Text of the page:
CVP cp1 : 100.000000%

Reporting Coverage Data

Reporting is a key activity when working with coverage data. We’ve looked at the ability to browse coverage data graphically using the PyUCIS-Viewer, but getting a textual report is every bit as important. In addition to presenting information concisely, textual reports can be processed programmatically to extract key pieces of data. 

We can list the currently-available report plugins using the ucis command:

% ucis list-rpt-formats

json - Produces a machine-readable JSON coverage report

txt  - Produces a human-readable textual coverage report

The default report is textual. Let’s create a textual report on the YAML coverage-data above:

% ucis report -if yaml coverage.ycdb 

Note that we need to specify the format of the input data (yaml). The result is a simple human-readable report of the coverage data in the database.

What if we wanted to post-process the data using a script? We certainly could extract what we need by parsing the output above, but working with data in a machine-readable format is often much simpler. Let’s report our data in JSON format:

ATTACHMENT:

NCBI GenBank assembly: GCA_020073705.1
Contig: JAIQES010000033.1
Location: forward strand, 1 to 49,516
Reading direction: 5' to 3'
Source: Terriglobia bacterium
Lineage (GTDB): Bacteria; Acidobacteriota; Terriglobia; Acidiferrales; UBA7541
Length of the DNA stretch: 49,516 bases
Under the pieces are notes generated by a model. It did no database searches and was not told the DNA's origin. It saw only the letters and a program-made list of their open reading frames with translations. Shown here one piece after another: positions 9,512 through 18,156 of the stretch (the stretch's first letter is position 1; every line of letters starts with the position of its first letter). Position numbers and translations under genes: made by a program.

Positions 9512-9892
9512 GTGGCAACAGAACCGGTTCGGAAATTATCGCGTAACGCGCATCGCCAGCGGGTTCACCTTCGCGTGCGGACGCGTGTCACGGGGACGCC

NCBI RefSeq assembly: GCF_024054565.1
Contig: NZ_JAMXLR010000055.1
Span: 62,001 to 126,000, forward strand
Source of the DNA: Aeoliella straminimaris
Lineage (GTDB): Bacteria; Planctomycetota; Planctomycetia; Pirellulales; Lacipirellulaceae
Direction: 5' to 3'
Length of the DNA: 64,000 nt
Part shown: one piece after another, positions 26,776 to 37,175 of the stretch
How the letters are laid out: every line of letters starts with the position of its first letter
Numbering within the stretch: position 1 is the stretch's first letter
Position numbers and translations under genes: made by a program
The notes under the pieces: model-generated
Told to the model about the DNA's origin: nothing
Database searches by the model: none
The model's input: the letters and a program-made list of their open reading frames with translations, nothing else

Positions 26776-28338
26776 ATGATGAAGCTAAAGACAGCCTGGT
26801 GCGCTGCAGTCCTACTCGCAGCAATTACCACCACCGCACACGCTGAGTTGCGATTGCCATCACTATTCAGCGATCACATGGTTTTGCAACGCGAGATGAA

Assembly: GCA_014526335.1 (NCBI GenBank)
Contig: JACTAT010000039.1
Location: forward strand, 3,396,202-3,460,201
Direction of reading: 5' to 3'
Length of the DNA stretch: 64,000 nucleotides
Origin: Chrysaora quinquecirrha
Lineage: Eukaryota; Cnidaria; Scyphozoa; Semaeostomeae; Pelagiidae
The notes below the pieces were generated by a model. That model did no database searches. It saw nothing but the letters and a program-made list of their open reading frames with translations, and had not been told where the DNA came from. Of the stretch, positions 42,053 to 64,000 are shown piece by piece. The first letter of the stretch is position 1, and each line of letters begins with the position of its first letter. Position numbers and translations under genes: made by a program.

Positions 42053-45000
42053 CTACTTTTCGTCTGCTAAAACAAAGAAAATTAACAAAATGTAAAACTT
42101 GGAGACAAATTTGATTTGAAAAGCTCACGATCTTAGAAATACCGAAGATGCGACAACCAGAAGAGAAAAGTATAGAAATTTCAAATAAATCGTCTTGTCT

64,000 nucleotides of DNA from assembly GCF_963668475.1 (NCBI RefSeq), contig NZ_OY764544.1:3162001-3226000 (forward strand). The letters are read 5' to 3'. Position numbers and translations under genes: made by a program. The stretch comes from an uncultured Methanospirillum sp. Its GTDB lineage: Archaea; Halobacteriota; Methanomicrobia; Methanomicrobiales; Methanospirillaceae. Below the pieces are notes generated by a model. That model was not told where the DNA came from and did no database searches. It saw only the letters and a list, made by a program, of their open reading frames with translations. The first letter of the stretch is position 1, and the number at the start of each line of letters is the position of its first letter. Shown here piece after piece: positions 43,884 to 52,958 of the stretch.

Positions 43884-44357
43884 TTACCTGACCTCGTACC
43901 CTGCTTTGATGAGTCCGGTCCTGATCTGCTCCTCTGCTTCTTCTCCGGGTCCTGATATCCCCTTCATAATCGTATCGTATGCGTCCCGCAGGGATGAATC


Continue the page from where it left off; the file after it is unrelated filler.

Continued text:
% ucis report -if yaml -of json coverage.ycdb 

Obviously, the data is less compact and more verbose. But, reading this into a Python script for further post-processing is incredibly simple! If you’re interested in the JSON report format, have a look at the schema documentation <>.

So, for now, PyUCIS supports two textual report formats, and would benefit from more report formats. For example, a plain HTML report and a fancy interactive web-based report. If someone in the community has the skills and is interested, the project would definitely be interested!

Next Steps

PyUCIS continues to evolve, adding a more more hopefully-useful features at a time. Stay tuned for a future post on the plug-in interface, and the addition of more coverage-database and report formats. 

Copyright 2022 Matthew Ballance

The views and opinions expressed above are solely those of the author and do not represent those of my employer or any other party.